What situations is this tool used in?
Citizens' assemblies are participatory processes used to debate issues of national importance, often in the context of strengthening democratic processes and restoring trust in political systems. The assembly debates options around specific issues before coming to a conclusion or set of recommendations.
Who is this tool aimed at?
Members of the public are typically selected at random to participate in an assembly. Although these participants sit at the centre of the process, wider implications are cited for policy makers in the form of better policy grounded in realistic context, and for the wider public in the form of strengthened democracy and trust. Citizen assemblies can be state-organised or run independently.
How Is the Tool Used?
A citizen assembly tends to consist of several stages, for example:
Selection. A randomised group of people – often around 100. Specific selection criteria are often used depending on the location and topic.
Learning. Working agreements are formed. Participants are given background reading, followed by a series of meetings or workshops guided by a group of experts or advisory panel. The aim is to enhance learning and facilitate discussion.
Consultation. A series of public meetings are held, each attended by a group of assembly members. Meetings might include presentation, discussion, questions and answers and submission of written evidence.
Deliberation. The assembly considers what it has heard, and seeks further input from experts as necessary.
Outputs may be used to influence local, regional or national processes and policy. For example, at a national level - if statutory provision allows - conclusions may be put straight to a referendum after the process. Any conclusions should ideally be considered without amendment by government, helping to reinforce the role of the assembly as an independent body with the power to drive change.
Who has used the tool?
The independent Citizens' Assembly for Northern Ireland took place in late 2018 and comprised 80 randomly selected citizens who were invited to deliberate and make recommendations to government on the future of adult social care.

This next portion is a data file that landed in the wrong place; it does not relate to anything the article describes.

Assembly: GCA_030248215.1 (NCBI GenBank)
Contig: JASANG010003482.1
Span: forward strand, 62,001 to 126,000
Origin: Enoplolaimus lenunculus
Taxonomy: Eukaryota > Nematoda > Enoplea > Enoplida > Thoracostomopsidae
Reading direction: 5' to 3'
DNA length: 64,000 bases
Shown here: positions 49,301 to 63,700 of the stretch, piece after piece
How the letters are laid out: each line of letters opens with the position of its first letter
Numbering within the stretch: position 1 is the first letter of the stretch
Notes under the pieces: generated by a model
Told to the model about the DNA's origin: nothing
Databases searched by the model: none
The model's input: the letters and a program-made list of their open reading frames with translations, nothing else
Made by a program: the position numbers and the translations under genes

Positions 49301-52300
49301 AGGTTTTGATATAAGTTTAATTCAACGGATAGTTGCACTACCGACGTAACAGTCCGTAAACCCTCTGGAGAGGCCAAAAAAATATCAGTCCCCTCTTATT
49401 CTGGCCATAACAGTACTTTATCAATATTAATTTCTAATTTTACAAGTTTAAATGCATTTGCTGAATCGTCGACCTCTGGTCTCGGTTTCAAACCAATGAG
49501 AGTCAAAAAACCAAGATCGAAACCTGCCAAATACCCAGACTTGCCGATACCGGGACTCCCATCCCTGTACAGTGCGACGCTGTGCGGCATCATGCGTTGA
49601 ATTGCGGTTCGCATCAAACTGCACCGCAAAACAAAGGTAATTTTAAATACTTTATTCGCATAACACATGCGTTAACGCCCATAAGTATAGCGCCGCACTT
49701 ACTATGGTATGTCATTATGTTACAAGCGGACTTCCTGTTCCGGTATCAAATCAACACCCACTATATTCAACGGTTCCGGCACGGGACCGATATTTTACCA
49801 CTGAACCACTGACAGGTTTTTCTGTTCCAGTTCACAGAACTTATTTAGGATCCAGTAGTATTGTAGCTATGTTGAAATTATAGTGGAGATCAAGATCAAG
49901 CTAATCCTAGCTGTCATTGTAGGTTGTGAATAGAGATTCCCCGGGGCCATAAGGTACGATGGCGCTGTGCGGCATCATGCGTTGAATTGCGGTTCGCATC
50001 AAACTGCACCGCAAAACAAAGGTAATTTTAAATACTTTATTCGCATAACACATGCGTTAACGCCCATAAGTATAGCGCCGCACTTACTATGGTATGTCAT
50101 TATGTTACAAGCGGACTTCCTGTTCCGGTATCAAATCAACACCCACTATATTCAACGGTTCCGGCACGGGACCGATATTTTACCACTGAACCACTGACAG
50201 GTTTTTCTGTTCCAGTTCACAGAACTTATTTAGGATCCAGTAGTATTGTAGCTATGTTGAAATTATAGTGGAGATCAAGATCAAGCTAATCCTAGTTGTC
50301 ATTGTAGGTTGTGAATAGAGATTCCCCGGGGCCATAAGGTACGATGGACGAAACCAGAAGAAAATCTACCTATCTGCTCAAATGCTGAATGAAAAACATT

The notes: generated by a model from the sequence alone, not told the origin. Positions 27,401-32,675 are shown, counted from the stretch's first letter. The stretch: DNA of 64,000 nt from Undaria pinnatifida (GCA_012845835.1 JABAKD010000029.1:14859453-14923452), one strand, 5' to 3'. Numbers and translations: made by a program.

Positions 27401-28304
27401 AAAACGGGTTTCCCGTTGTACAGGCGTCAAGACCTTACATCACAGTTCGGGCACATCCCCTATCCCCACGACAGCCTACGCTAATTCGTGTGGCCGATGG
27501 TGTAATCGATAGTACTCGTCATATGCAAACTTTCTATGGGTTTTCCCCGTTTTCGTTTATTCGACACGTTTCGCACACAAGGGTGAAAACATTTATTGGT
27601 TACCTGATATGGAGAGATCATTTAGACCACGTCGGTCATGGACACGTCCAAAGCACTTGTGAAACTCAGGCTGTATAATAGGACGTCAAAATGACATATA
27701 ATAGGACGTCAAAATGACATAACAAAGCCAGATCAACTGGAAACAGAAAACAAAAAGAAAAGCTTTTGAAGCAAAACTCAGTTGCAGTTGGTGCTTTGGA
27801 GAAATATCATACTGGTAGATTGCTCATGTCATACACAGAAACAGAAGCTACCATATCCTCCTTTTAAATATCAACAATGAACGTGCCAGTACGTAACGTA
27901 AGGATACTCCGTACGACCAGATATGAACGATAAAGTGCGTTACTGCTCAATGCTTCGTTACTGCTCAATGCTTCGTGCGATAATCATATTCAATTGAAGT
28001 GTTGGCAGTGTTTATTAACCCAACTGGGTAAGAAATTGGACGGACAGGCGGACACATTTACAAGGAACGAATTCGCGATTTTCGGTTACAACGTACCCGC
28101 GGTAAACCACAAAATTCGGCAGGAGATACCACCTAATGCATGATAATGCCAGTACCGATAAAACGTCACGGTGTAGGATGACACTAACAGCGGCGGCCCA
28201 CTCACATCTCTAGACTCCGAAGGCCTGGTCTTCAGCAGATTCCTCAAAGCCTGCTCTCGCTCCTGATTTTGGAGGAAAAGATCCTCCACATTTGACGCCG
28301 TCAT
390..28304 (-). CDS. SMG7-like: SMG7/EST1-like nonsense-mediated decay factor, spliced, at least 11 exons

The Irish Government commissioned two citizens' assemblies between 2012 and 2018, namely the Irish Constitutional Convention and the Irish Citizens' Assembly which considered a wide range of issues of national importance. These have been credited with laying the ground for major legislative and policy changes on marriage equality and abortion enacted through referendums following recommendations from the citizens' assemblies. A third government sanctioned citizens' assembly is currently underway.
In the UK a number of independent citizens' assemblies have been delivered on topics including Brexit. In 2018 the UK Parliament commissioned a citizens' assembly on the funding model for social care in England. Parliament has also commissioned a UK-wide citizens' assembly on climate change which is scheduled to take place in early 2020. The Scottish Government has also commissioned a citizens' assembly on the future of Scotland.
In 2018 Belgium became the world's first country in modern times to adopt a permanent, institutional form of citizens' assembly in its eastern, German-speaking region.
Where to find out more
UK parliamentary birefing paper on citizen assemblies: www.parliament.uk/briefing-papers/SN04482.pdf
Guide to citizen assemblies: http://unlockdemocracy.org.uk/page/-/publications/Citizens%20Assembly%20briefing.pdf
Involve resource on citizens' assemblies: https://www.involve.org.uk/resources/methods/citizens-assembly